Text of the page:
Like many Mother Bear Project knitters, Priscilla Homola describes herself as being "hooked" on knitting bears. Over the past 6 years she has knit 444 bears and she doesn't appear to be slowing down anytime soon.
"I aim for 100 bears a year. About two a week," Homola said. "Mother Bear Project is my number one charity I donate to."
Homola first read about Mother Bear Project in a book called Knitting for Peace: Make the World a Better Place One Stitch at a Time by Betty Christiansen.
"At first I knit just two bears," Homola said. "After a year, I tried again, and I was hooked! Every time I try to quit, I keep thinking about those beautiful children waiting for my bears, and I’m spurred on again."
Homola explained her initial slow start to knitting bears: "At first I didn't think of our bears as primary—after all, they're not food or clothing or medicine or education. But the more I consider, this is as important as food or drink. It is tangible love, direct from our needles. Often, I'll see a photo of a child holding one of my bears, and I think this child may never have had a toy to love, ever. And now they have someone to tell stories to, to sing to, to hug close."
Homola is creative with her bear designs. She knits themed bears, such as bears for holidays and characters out of storybooks, like her Red Riding Hood Bear.
"I had fun figuring out panda bears!" she remarked.
Homola is thankful to her mother - a self-taught knitter for Church World Service - who passed down to Priscilla the itch to knit. She is also eager to give thanks to the "yarn shop ladies all over the country who support us in our projects" and to the many people she knits with: her good friend Diana Standen, her knitting group, and her sisters Margaret and Cindi - all of whom have sent at least a bear or two to Mother Bear Project.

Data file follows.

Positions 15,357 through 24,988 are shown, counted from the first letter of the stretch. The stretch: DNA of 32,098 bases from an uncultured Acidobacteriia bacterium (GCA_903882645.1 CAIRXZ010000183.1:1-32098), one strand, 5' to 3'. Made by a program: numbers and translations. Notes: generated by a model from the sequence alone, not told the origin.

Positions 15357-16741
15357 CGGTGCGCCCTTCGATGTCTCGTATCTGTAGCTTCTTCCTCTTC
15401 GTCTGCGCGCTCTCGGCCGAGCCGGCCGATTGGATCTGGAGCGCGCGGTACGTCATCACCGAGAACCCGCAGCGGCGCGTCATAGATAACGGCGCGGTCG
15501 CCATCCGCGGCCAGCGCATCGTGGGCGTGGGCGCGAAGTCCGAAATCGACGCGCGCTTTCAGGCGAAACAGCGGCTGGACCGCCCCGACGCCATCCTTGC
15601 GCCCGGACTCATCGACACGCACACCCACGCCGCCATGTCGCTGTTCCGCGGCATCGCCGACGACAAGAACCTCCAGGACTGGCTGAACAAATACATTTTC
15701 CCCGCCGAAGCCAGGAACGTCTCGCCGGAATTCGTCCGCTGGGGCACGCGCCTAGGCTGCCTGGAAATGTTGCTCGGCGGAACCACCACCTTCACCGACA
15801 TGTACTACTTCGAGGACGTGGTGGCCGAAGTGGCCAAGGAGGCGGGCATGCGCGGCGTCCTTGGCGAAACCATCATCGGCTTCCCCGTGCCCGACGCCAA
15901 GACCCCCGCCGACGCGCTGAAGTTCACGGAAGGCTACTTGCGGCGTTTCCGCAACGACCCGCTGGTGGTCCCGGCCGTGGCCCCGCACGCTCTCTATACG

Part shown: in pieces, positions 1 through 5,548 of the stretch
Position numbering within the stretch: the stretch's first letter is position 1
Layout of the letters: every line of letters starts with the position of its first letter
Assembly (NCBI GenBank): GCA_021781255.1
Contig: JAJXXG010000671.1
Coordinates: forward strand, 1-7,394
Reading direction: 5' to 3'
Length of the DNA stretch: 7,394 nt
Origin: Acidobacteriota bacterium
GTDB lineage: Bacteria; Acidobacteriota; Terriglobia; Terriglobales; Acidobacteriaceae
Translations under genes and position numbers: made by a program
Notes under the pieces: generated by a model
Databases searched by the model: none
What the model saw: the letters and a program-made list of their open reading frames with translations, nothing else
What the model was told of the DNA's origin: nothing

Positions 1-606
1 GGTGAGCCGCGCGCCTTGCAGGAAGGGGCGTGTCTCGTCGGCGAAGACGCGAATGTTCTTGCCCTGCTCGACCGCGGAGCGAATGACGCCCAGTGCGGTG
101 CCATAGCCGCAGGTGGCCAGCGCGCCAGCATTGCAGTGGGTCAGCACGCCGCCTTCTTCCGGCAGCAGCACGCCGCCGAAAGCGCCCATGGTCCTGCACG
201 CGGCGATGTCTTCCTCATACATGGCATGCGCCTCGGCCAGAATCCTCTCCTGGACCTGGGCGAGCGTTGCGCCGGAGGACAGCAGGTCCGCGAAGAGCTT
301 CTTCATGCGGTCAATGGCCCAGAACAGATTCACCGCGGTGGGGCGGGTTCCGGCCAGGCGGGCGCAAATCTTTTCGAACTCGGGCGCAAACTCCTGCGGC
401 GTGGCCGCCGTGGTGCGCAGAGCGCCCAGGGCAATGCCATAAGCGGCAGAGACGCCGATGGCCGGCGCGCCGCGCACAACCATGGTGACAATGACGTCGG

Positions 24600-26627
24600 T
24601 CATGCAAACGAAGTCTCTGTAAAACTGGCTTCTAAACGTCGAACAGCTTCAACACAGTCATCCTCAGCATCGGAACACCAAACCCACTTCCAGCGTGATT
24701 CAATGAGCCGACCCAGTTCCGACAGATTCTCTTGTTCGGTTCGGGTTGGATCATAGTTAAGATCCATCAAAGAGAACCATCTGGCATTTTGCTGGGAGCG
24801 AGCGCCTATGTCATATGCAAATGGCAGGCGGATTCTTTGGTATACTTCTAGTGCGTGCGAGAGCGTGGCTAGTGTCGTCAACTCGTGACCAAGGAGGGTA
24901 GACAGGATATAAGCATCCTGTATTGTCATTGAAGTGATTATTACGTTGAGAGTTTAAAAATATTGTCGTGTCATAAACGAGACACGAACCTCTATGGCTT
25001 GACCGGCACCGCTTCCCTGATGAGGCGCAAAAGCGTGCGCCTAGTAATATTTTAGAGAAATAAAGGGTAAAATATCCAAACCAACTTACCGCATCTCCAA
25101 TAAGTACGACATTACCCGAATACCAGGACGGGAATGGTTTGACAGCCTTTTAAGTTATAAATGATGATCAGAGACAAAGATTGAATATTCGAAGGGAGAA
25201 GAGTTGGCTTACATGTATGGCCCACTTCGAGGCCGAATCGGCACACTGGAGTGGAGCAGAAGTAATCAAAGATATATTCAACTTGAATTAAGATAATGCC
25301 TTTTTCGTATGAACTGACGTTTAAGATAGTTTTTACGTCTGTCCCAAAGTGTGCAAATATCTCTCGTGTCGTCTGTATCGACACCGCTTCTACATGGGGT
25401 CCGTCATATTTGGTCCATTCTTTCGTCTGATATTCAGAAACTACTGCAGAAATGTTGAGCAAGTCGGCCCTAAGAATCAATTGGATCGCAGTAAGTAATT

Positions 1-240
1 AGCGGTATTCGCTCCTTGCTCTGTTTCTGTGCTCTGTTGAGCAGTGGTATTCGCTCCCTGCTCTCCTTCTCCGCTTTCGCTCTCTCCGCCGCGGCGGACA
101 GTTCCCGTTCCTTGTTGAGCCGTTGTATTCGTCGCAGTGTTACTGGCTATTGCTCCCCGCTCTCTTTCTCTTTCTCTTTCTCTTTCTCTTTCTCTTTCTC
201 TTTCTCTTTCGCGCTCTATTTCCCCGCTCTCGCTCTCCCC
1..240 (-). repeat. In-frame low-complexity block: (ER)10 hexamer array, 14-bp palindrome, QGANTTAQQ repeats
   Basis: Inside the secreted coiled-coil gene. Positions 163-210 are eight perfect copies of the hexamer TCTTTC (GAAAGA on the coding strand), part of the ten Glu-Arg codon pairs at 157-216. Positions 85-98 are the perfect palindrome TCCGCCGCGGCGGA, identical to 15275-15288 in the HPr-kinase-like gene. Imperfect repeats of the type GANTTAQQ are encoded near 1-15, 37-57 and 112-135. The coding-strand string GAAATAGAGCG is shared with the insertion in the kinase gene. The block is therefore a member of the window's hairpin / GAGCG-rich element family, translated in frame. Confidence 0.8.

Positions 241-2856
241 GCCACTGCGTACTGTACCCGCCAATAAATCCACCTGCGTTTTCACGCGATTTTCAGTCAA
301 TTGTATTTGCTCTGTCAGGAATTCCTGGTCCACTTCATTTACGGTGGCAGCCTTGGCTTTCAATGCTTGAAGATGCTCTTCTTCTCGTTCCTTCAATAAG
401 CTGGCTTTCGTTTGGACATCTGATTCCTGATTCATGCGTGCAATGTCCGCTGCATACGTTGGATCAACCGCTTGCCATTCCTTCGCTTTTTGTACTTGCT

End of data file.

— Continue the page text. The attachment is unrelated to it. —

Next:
Homola remembers looking through a few Mother Bear Project photos of children with their bear and making a delightful discovery.
"I studied a group shot of about a dozen primary school girls in South Africa," Homola recalled. "I saw Cindi's bear, but standing next to her - it could have been her sister - was a girl holding my bear. Two sisters - or best friends - had received bears from two sisters who live a thousand miles from each other. It was probably the most touching moment for me."
Through photos like these, Homola appreciates that Mother Bear Project gives her the opportunity to see her direct impact on the children she knits for.
"What I love about Mother Bear Project is that, somehow, through Amy's devotion, industry, and organizational know-how, we are participating in a grass-roots organization that we know is reaching the children we want to connect with,” she said. "There are few places that give such a reward to the giver."